Wednesday, May 31, 2006


Plans to ban junk food from school lunches are under threat because some local authorities are unable to find a contractor willing to provide healthier meals. New rules for school meals were published by the Government last week, limiting children to two portions of chips a week and requiring schools to offer them two portions of fruit and vegetables a day. Some local authorities, however, are struggling to find suppliers able to meet the new requirements, to be funded with an extra 220 million pounds over three years. Bracknell Forest Borough Council received no bids in a recent tendering exercise for its school meals service, while Sheffield City Council received just one.

Sallie Swann, a senior manager in Sheffield's children's and young people's directorate, said: "A number of authorities have received no bids for contracts that are due to start in September." The biggest deterrent for contractors was the uncertainty about the number of children likely to sign up for school meals, Ms Swann added. Numbers have declined by more than 10 per cent over the past 12 to 15 months, after Jamie's School Dinners, Jamie Oliver's television series that highlighted the poor quality of food served in schools. The Local Authority Caterers' Association, which represents council-run and private caterers, estimates that the number of school meals served has fallen by more than 71 million in the past year. Many parents have withdrawn their children from school meals having learnt just how poor the food can be. However, some children are rejecting the new, healthier options.

The Government's new healthy school meals targets aim to increase the number of school meals eaten by 4 per cent by March 2008, and 10 per cent by autumn 2009; but some contractors believe that they cannot run a profitable service unless the figure increases by 10 per cent by 2008. Kevin McKay, chairman of the caterers' association, said that, with so much uncertainty and insufficient funding, caterers were reluctant to bid for school meals contracts. "Spread over three years, the Government's extra 220 million pounds equates to an increase of just 12p per meal - that's the equivalent of just two cherry tomatoes," Mr McKay said. He added that the expected costs of the improved standards would push the price of a school meal from less than 1.50 pounds to 2 pounds a day. "I would question how many parents would pay this," he said.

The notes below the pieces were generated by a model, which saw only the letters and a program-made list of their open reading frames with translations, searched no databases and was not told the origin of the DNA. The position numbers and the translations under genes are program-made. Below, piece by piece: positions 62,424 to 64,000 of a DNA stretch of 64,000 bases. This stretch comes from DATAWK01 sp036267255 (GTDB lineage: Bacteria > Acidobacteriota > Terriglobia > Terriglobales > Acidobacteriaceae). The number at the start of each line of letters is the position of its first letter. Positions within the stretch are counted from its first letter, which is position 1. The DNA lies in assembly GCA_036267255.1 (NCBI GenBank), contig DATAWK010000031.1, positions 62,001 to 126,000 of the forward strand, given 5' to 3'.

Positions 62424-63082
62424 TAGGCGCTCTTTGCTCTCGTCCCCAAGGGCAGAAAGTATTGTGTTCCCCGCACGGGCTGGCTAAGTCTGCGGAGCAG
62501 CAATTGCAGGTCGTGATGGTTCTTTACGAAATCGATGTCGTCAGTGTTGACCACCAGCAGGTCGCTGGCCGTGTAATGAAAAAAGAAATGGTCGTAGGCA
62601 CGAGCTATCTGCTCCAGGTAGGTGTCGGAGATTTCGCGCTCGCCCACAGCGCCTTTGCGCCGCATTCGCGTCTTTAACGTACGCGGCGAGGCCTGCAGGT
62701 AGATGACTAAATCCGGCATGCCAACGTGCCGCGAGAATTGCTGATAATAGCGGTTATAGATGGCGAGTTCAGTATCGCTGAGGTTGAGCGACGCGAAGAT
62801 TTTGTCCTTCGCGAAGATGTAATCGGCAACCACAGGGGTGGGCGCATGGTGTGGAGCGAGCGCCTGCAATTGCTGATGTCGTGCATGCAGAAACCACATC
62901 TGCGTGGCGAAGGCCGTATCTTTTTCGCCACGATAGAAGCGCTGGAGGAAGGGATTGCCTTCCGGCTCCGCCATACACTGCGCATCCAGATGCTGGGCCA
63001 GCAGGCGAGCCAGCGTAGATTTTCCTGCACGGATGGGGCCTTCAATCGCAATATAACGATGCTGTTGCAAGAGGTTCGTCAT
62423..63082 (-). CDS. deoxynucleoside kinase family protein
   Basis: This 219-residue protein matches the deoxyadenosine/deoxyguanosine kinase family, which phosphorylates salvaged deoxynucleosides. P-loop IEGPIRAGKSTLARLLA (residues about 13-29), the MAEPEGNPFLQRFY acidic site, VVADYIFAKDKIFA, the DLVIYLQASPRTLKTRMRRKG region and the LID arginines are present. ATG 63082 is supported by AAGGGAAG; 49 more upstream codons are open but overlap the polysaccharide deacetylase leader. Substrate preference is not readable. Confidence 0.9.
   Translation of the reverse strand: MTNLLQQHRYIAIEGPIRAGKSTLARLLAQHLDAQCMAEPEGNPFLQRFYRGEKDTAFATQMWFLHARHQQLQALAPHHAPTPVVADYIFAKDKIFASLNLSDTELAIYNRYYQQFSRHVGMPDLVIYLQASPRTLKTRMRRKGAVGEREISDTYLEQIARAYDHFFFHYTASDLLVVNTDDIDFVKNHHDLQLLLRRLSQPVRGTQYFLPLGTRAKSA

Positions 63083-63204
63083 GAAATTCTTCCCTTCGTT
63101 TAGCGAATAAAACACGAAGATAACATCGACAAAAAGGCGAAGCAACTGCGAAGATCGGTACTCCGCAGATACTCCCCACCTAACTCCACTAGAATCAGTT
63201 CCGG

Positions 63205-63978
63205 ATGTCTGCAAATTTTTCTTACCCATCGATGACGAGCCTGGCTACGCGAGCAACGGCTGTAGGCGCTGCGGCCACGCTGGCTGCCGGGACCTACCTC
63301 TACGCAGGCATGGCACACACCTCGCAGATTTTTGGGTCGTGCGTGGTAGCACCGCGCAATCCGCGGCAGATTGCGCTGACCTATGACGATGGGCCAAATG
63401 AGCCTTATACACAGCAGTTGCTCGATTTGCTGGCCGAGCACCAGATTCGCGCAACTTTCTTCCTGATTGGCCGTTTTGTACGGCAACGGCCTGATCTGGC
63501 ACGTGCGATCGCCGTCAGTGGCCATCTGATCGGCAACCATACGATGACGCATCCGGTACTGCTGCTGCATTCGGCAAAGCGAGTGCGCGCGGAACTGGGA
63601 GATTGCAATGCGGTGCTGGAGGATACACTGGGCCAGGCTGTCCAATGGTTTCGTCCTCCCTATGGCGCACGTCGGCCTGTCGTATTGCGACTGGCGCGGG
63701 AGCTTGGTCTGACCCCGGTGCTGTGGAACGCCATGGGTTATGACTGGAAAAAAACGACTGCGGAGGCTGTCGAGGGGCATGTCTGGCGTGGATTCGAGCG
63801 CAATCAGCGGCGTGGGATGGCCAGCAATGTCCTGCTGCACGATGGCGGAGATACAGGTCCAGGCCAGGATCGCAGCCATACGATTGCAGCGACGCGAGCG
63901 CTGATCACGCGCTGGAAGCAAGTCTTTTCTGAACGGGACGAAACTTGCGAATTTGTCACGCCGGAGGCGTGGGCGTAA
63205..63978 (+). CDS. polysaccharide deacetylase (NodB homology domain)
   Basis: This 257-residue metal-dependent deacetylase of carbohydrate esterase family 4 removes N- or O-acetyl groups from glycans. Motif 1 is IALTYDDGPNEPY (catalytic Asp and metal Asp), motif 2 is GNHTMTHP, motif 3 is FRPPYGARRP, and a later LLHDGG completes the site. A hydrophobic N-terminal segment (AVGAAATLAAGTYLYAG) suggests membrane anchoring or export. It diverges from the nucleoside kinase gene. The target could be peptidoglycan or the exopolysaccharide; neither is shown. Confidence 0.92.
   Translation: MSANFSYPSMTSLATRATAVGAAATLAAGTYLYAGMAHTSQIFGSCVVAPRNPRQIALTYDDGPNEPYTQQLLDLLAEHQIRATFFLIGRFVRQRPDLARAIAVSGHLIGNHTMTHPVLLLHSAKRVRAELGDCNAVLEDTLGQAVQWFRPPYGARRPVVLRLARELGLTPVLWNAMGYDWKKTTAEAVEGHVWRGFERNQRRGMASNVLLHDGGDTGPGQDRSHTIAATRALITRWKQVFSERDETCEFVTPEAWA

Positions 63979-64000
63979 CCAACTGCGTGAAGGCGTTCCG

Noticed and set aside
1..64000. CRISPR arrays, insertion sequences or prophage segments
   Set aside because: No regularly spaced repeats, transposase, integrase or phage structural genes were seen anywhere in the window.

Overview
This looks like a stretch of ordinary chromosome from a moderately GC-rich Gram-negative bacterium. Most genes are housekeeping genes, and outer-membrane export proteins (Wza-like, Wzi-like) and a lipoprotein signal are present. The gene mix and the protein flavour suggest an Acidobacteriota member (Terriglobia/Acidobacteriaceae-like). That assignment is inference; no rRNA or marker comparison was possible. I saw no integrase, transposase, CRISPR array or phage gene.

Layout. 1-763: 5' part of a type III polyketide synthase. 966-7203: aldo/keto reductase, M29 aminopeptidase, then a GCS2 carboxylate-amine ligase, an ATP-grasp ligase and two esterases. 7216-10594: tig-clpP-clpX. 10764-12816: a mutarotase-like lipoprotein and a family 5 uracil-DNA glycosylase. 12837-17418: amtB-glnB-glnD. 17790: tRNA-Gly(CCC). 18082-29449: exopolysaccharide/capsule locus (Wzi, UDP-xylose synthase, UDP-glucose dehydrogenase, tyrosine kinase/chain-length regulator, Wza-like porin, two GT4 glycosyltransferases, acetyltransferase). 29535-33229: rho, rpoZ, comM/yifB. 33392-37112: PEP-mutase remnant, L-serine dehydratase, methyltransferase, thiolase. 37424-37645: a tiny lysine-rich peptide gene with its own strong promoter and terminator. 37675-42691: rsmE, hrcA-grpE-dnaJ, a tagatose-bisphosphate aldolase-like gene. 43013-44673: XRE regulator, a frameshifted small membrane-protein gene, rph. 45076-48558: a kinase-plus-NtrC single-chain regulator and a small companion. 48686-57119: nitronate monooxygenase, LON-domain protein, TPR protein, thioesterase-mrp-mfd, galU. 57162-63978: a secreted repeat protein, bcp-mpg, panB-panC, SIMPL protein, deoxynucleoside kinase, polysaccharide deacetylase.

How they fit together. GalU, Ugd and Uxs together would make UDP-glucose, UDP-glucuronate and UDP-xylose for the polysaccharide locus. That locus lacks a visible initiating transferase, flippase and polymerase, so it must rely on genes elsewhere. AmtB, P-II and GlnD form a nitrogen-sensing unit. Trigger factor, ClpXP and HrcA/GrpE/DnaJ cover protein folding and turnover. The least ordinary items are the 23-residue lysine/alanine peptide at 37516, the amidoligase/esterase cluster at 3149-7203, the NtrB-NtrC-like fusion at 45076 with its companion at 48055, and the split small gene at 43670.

Tony Eccleston, director of children's services at Bracknell Forest council, said that, although it had approached eight companies to bid for its school meals service, none had wanted to. "Companies were fearful that parents wouldn't pay for the extra costs," he said. Mr McKay said the situation was less clear for the 13 councils whose policy was to close school kitchens altogether.


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